"If ye love wealth better than liberty, the tranquility of servitude better than the animating contest of freedom, go home from us in peace. We ask not your counsels or your arms. Crouch down and lick the hands which feed you. May your chains set lightly upon you, and may posterity forget that you were our countrymen."

Sunday, 13 February 2011

Sunday Round-up

Our twisted immigration laws: 
Such is the bizarre state of our immigration laws that, thanks to European legislation, we cannot deport a citizen of an EU country, even a rapist or murderer. Meanwhile, judges prevent the deportation of a Pakistani who knocked down a 12-year-old girl and caused her to “die like a dog” as she was dragged along by his car. But a man who has sustained permanent injury in the field in the defence of Britain cannot be allowed to live in our country, although his only wish is to stay peaceably and to work for his living. 

Plaid Cymru Westminster Leader attacks government over Military Covenant 
"He added he had been excluded from the committee stage of the Bill, saying it "smacks of a stitch-up - in the same way as this toothless clause is stitching up veterans".

Bernard Jenkin: Cameron's 'new politics' is a sham:
"The way the whips are operating at present makes a complete nonsense of David Cameron's pledge before the election about strengthening parliament and improving scrutiny of legislation and the executive.  And the Sarah Wollaston case raises very fundamental questions about what the House of Commons is for and how it operates. We all know that persuasion is an important part of politics, but the style of whipping – particularly of new members – has become so disrespectful and demeaning that it betrays an attitude that we must surely question."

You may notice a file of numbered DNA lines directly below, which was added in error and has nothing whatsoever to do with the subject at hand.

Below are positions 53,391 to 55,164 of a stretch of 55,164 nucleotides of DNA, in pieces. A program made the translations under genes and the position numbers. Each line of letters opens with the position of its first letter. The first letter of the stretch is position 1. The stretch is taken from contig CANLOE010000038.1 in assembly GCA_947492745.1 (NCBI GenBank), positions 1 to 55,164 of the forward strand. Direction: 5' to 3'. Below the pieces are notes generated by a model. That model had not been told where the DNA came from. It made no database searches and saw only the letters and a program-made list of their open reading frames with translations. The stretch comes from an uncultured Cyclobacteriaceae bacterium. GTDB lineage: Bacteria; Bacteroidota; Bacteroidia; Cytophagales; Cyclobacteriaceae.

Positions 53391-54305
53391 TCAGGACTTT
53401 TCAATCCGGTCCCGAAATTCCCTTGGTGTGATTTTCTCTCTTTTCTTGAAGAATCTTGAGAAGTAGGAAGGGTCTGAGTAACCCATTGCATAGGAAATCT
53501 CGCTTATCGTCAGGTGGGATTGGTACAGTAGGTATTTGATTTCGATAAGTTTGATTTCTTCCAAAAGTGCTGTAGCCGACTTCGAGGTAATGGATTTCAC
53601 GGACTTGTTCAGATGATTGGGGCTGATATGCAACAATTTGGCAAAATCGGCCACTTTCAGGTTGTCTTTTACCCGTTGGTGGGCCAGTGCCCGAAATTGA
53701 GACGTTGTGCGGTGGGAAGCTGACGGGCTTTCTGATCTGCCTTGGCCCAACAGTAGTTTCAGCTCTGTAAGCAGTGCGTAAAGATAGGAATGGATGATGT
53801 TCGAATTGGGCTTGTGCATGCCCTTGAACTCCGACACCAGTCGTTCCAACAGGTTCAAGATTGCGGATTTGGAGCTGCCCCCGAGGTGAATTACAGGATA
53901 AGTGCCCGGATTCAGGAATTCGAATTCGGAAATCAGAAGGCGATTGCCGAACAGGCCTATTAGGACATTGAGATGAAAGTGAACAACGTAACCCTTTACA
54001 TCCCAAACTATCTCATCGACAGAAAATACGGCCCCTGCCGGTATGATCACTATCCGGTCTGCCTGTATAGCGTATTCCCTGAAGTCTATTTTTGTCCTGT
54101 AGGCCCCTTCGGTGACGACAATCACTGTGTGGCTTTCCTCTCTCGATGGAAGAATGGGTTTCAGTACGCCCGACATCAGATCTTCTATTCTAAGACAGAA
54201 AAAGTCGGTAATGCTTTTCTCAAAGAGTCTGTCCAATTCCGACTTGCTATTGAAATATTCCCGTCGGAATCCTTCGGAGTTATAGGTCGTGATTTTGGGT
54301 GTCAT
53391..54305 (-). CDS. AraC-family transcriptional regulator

Another Ch.4 'undercover investigation':
"The person who's got less than a fistful of beard, then you should stay away from him the same way you should stay away from a serpent or a snake.  The disbelievers, they are the worst of all people.  The Hindus do, they drink piss, I've told you this.  Do they have any intellect? No."

MEPs weaken child pornography legislation. 
"... it is expected to approve a controversial measure that would compel EU member states to inform publishers of child pornography that their images are to be deleted from the internet or blocked. Child pornographers will also have to be informed of their right to appeal against any removal or blocking. The measure would make the UK's system for blocking and removing child pornography without informing the publisher illegal."

The Labour MP who hasn't held a Constituency Surgery for more than 14yrs 
"Sir Stuart, a former aide to ex-deputy Labour leader Roy Hattersley, was criticised in the expenses scandal when he tried to stop MPs’ claims being exposed and said the way information was leaked was ‘disgraceful’. At one point he said MPs could be justified in refusing to pay back money. He also led an unsuccessful campaign to stop discredited Speaker Michael Martin from being sacked. Before entering politics he lived in France for 20 years and wrote a pornographic novel called Paris 69."

Church of England speaks out against halal food in schools 
"The Church is only just waking up to this. We have been pathetic and mealy-mouthed but we should be really concerned about this. There is a lot of fear about upsetting Muslims but as a Christian you have to stand up for Christian values. Because we are unwittingly eating halal meat, we are spreading the practice of sharia law."